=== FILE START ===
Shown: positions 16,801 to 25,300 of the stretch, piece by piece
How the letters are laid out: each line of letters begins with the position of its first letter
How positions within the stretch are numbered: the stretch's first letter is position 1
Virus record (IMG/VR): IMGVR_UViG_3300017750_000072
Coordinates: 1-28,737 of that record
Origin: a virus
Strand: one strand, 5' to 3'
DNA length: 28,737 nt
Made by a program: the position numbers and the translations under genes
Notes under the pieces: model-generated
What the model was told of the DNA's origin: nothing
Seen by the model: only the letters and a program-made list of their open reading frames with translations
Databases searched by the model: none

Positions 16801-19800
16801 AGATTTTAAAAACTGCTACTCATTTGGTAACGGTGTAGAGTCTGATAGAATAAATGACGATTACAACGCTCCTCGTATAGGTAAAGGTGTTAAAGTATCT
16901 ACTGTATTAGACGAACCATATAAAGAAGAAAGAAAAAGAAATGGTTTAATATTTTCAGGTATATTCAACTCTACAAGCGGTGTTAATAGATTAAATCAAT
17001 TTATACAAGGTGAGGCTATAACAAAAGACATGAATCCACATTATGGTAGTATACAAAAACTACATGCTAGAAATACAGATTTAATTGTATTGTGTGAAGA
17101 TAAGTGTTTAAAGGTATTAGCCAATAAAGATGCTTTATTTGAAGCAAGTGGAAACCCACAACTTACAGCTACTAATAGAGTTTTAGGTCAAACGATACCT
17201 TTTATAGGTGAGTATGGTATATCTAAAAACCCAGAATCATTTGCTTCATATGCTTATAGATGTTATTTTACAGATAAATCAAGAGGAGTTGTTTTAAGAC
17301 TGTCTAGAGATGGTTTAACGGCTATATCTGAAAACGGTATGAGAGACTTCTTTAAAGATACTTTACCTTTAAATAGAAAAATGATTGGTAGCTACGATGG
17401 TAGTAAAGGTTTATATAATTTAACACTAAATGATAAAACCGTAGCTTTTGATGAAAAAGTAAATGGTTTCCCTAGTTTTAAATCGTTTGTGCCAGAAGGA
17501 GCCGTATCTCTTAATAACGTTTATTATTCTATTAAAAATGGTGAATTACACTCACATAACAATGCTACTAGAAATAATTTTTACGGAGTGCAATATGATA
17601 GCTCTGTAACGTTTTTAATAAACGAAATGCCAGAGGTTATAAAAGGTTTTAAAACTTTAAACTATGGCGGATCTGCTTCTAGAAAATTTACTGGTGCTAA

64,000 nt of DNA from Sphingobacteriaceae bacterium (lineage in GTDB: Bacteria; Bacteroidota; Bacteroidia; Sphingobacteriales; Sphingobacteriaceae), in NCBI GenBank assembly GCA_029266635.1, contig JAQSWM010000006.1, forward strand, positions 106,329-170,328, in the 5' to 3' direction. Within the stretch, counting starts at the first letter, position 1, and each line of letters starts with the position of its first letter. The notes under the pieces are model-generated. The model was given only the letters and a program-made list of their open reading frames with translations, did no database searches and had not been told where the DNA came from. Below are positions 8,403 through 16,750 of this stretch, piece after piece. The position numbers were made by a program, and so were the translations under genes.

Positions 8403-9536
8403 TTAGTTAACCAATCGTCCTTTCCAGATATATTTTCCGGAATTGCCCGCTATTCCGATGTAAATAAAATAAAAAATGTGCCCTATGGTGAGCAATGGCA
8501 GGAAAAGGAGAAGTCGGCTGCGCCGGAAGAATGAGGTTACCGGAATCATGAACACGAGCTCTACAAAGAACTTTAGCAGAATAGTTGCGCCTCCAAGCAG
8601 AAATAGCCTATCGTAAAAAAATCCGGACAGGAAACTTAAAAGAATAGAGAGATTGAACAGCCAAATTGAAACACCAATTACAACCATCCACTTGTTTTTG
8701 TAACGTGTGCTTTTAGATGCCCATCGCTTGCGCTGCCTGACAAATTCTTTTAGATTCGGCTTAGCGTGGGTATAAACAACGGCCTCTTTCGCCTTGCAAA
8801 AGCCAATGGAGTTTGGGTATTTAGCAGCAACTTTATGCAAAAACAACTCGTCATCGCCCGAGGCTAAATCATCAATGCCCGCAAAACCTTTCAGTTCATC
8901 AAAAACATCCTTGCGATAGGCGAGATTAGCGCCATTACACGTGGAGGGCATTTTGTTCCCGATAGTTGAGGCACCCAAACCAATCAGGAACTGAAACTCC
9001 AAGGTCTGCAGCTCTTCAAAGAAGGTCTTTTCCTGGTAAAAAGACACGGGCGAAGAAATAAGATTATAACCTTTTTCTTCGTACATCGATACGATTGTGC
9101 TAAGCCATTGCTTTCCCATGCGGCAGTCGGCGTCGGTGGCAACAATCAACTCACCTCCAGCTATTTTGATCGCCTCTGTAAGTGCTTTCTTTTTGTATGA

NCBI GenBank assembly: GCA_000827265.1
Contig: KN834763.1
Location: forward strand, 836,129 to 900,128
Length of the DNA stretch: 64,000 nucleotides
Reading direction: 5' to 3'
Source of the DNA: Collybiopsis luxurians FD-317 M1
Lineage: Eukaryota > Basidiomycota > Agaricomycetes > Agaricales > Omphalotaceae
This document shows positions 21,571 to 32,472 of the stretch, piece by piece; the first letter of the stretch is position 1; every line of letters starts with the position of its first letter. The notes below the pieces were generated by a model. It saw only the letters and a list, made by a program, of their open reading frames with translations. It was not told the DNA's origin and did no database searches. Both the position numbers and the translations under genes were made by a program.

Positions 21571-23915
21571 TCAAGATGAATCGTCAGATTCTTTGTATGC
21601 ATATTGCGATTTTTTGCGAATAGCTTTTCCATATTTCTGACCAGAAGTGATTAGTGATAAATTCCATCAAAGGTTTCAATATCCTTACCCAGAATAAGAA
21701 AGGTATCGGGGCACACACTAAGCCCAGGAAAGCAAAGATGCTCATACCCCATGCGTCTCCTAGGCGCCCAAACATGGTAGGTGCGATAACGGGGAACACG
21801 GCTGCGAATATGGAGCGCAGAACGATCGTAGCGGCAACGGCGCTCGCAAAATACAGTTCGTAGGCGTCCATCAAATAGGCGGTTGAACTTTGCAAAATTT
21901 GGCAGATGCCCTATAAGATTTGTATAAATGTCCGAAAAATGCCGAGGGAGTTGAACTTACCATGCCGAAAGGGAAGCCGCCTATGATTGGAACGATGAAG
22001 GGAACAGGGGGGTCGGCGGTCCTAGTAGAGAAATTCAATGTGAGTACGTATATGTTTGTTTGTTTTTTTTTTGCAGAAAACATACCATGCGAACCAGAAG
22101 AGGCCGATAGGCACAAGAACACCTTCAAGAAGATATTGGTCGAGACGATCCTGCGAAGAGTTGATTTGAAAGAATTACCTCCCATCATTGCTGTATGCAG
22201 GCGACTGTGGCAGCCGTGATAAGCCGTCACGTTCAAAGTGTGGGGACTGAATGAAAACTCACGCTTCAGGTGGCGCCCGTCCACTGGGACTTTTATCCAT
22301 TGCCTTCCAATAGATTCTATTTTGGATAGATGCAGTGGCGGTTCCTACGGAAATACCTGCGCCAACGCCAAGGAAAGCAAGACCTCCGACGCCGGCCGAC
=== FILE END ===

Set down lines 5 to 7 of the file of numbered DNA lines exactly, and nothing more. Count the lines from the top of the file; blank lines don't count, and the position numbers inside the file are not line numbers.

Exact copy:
Coordinates: 1-28,737 of that record
Origin: a virus
Strand: one strand, 5' to 3'